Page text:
Here at BEES we believe that the better informed the public are the better our chances are of protecting our natural environment and biodiversity, in fact it's part of our ethos.

So get informed and get involved! Learn more at

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Our last post explored the role of citizen science in advancing the scope of ecological research whilst influencing public policy and engagement in important issues. Volunteers are utilised in scientific projects across the globe, but there is also a vast amount of research conducted at home, here in the UK.

Garden BirdWatch

The British Trust for Ornithology (BTO) is just one of many organisations helping to understand and monitor changes in bird populations as a consequence of climate change (such as changes to migratory patterns, population declines, and breeding disturbances). Garden BirdWatch focuses on monitoring and research to build vast, robust datasets of native bird abundance/distribution.

Ongoing monitoring has allowed conservationists to determine the severity of population and range declines, as well as the number of breeding and wintering birds. Data gathered helps understand the drivers of change through determining the critical life cycle stage being impacted, is used to assess existing conservation initiatives and as a proxy for wider biodiversity trends. Combining bird watching with innovative analyses and the most up to date data-gathering technology, this scheme involves over 60,000 volunteers which can ultimately inform conservation policy through the vast quantity of data they collect.

Applications like BirdTrack allow birdwatchers to easily log and access their observations. The BirdWatch program itself involves recording the species and abundance of birds utilising resources in your garden then entering your data online. It’s a quick and easy way to improve our knowledge and help conserve these important ecological drivers! To find out more, visit here.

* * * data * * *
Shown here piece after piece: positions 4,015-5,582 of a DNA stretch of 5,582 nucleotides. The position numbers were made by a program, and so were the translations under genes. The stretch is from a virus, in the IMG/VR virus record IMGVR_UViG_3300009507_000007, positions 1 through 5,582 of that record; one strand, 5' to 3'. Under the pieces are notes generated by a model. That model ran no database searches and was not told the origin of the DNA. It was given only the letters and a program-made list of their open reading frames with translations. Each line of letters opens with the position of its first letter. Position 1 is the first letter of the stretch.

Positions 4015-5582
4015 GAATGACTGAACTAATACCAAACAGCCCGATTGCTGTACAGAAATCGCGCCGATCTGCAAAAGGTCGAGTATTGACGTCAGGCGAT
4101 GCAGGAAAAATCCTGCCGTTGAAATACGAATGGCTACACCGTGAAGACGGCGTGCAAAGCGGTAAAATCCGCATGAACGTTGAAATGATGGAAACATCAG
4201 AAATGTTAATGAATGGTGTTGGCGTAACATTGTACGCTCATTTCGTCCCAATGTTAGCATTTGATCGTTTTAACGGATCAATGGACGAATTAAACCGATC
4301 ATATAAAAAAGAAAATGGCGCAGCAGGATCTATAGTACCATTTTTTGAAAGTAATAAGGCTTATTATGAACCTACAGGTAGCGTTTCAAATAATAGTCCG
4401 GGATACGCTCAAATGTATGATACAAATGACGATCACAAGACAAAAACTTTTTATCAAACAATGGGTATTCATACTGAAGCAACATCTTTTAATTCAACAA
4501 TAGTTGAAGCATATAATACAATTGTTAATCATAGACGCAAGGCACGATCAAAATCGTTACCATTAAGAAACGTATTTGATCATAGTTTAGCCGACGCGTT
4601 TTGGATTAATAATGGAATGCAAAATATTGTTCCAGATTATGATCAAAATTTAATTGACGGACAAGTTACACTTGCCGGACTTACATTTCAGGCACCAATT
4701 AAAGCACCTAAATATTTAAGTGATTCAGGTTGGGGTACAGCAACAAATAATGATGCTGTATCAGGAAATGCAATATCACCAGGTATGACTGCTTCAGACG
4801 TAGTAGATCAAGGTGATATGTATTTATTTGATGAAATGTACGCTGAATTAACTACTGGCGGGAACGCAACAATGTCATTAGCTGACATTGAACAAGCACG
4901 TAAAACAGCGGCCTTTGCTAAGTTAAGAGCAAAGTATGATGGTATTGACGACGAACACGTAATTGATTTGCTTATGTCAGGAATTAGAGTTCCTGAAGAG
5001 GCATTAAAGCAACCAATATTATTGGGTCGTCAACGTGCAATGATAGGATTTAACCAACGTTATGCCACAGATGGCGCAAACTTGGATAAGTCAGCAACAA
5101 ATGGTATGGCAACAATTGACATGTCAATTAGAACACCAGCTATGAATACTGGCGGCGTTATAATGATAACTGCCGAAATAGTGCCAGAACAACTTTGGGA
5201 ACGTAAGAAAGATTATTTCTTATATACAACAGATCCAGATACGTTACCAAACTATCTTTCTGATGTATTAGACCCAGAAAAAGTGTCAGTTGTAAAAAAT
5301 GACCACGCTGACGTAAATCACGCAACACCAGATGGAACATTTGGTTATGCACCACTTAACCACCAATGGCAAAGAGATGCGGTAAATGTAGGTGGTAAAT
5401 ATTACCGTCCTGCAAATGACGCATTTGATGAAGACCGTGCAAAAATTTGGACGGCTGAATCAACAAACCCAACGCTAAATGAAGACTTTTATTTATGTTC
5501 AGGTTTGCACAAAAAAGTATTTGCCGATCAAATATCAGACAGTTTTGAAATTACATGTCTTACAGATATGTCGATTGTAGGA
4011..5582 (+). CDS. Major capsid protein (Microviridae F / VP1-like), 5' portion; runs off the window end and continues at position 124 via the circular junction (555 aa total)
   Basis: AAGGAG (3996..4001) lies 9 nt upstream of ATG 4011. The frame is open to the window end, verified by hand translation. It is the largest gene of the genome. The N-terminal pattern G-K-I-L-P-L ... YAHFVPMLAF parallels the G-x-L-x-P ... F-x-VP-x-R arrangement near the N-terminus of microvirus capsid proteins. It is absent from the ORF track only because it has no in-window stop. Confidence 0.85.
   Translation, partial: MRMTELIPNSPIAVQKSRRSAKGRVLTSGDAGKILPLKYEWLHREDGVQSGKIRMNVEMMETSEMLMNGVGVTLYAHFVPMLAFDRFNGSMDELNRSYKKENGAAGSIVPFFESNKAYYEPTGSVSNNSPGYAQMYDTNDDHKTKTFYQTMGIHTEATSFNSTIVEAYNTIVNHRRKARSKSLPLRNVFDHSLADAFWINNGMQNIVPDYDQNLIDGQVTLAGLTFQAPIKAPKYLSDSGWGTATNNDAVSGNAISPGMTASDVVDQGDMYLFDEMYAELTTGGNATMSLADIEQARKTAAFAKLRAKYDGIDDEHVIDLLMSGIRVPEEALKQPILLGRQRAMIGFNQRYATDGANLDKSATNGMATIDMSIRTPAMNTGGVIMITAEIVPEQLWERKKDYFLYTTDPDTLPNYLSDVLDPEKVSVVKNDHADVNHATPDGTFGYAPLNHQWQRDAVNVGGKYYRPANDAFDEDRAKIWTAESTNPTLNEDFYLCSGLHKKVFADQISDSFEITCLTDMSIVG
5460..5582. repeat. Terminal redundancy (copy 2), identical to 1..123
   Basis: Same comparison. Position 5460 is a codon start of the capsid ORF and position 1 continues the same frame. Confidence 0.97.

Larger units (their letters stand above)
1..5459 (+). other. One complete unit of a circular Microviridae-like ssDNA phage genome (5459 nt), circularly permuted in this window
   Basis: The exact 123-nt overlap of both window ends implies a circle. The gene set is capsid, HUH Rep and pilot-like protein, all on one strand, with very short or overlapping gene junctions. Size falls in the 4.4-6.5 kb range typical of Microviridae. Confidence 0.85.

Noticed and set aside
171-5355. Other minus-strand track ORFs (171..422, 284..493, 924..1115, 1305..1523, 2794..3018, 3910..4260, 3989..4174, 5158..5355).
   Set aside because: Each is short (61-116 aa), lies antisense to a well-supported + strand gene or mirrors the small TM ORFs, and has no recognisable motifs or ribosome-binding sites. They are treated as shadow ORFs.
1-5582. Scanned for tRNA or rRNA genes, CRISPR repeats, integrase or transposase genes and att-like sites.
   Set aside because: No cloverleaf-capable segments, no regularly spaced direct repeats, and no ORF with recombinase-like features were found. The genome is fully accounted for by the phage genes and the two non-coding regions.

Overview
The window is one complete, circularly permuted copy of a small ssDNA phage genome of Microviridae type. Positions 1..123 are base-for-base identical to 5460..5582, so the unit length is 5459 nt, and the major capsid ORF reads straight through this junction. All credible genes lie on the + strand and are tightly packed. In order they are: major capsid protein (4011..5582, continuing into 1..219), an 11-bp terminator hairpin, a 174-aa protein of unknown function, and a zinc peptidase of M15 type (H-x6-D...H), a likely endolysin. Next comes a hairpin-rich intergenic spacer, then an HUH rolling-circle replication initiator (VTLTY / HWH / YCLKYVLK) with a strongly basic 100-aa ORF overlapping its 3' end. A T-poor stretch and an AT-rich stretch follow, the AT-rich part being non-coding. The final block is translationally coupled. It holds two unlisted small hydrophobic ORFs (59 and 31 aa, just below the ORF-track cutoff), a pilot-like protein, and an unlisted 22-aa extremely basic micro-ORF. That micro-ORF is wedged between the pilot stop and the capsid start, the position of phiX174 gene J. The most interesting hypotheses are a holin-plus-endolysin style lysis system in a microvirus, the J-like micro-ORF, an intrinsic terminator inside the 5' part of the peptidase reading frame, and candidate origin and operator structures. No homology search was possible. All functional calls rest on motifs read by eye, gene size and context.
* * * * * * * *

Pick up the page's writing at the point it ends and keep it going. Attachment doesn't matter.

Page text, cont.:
BeeWalk is a standardised national survey of bumblebees set out to understand why Bumblebees are in decline across the UK. The data collected is fundamental in monitoring how populations are changing through time in response to changing land use, climate change and management, allowing scientists to identify early signs of population collapse and informing conservation policy.

So how does this work? Simply choose a set walking route (around 1-2 miles) and input onto the BeeWalk Website. Count and identify how many bumblebees you see along this route, once a month between March – October. All you need is some spare time and basic bumblebee identification skills (help on this is available here).

You can also check out the links below for ways to get involved with projects remotely from your own home!



Bonney, R. et al., 2009. Citizen Science: A Developing Tool. BioScience, 59(11), pp. 977-984.